Good for the body, good for the soul, good for the planet

Jesse Schuerer, Web Editor

Let’s get dirty! Pull on some gloves and get those hands in the soil because we’re gonna talk about gardening! Planting a garden is a classic American pastime, Nearly half of all American households (49%) have planted a garden in the past few years, and those numbers rose exponentially during the Covid-19 pandemic. 

According to Healthline “The Covid pandemic created 18.3 million new gardeners, most of whom are millennials.” with all these new gardeners, then people should understand the benefits that it brings to them.

Good for the Body

Spending time in the garden is spending time outside, the extra dose of sunlight will increase your vitamin D levels which is correlated with decreased chances of various cancers, dementia, and type II diabetes, though extra sun exposure can increase the risk of skin cancer. But disease prevention isn’t the only health benefit, tending to a garden uses most major muscles in the body increasing general strength and overall motor function.

Good for the Soul

The benefits of gardening don’t stop at the body, they extend to mental health as well. Tending to a garden increases self-esteem and gives the gardener a sense of empowerment. Gardening helps reduce stress and levels of depression. In a paper by University of Natural Resources and Life Sciences Vienna professor Torsten Berger, “Positive emotions initiate upward spirals toward enhanced emotional well-being. Cultivation of plants as part of a strategy for personal change proved to be an effective rehabilitation tool for persons with alcohol use disorders (addicted persons).” Gardening is a great way to improve mood and general attitude, as well as help with other disorders such as addiction.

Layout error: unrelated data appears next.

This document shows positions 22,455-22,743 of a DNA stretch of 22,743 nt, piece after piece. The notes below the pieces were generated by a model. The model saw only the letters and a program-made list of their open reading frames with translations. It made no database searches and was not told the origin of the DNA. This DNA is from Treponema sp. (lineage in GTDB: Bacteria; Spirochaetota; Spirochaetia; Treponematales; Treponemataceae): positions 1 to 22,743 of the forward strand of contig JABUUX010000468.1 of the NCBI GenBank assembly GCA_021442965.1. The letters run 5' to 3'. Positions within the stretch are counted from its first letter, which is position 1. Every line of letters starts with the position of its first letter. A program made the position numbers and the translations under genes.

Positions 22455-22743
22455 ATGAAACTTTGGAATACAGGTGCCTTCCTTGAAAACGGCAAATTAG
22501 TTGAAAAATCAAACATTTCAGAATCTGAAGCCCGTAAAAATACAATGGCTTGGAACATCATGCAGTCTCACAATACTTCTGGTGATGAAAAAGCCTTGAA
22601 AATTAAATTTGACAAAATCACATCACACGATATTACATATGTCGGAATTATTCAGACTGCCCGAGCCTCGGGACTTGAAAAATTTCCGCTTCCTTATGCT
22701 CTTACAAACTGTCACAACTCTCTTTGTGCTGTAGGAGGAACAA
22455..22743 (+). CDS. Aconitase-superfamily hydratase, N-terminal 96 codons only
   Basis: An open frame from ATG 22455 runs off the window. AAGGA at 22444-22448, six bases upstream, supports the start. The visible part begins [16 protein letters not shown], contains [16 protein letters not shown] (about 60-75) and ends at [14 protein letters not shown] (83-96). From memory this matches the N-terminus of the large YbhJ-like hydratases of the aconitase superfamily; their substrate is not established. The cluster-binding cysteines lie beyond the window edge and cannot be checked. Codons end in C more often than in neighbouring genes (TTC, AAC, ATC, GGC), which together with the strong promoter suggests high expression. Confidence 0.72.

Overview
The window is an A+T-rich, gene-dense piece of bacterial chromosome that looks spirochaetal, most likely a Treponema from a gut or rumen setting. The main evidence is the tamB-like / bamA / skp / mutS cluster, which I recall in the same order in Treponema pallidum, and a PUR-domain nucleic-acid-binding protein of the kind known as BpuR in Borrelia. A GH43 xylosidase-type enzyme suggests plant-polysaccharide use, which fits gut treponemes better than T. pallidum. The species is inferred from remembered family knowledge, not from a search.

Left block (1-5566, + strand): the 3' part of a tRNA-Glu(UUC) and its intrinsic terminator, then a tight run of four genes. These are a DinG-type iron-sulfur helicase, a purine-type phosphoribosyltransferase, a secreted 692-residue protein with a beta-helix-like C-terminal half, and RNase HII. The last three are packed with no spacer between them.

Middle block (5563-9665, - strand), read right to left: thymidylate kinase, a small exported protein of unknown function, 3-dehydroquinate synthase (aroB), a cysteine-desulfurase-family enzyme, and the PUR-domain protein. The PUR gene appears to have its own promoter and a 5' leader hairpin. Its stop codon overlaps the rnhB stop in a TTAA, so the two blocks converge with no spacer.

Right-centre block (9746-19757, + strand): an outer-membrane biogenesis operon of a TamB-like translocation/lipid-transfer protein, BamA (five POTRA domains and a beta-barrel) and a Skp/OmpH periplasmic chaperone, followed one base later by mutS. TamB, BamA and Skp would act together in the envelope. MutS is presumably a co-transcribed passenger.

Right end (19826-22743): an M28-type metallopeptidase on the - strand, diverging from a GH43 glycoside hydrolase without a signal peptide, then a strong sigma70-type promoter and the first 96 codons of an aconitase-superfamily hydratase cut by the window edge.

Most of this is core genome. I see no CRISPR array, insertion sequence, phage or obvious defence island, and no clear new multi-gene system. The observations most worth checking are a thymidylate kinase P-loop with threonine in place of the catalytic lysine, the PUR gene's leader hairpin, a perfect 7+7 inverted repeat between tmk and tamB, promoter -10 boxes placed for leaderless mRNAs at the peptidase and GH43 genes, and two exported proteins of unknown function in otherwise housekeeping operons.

Good for the Planet

Planting a garden is an excellent way to help the planet. Community gardens promote sustainable agriculture by reducing transportation costs and water runoff. Another advantage for the environment is that it creates habitats in urban areas for things like insects and reptiles. Community gardens can also bring nutritious foods to food deserts and communities with little access to nutritional foods. 

Gardening isn’t just a hobby or a way for retirees to pass the time. There are legitimate benefits, not only for yourself but for the environment and your community as well. So next time you eye that empty patch of grass in your backyard, maybe consider becoming a gardener yourself.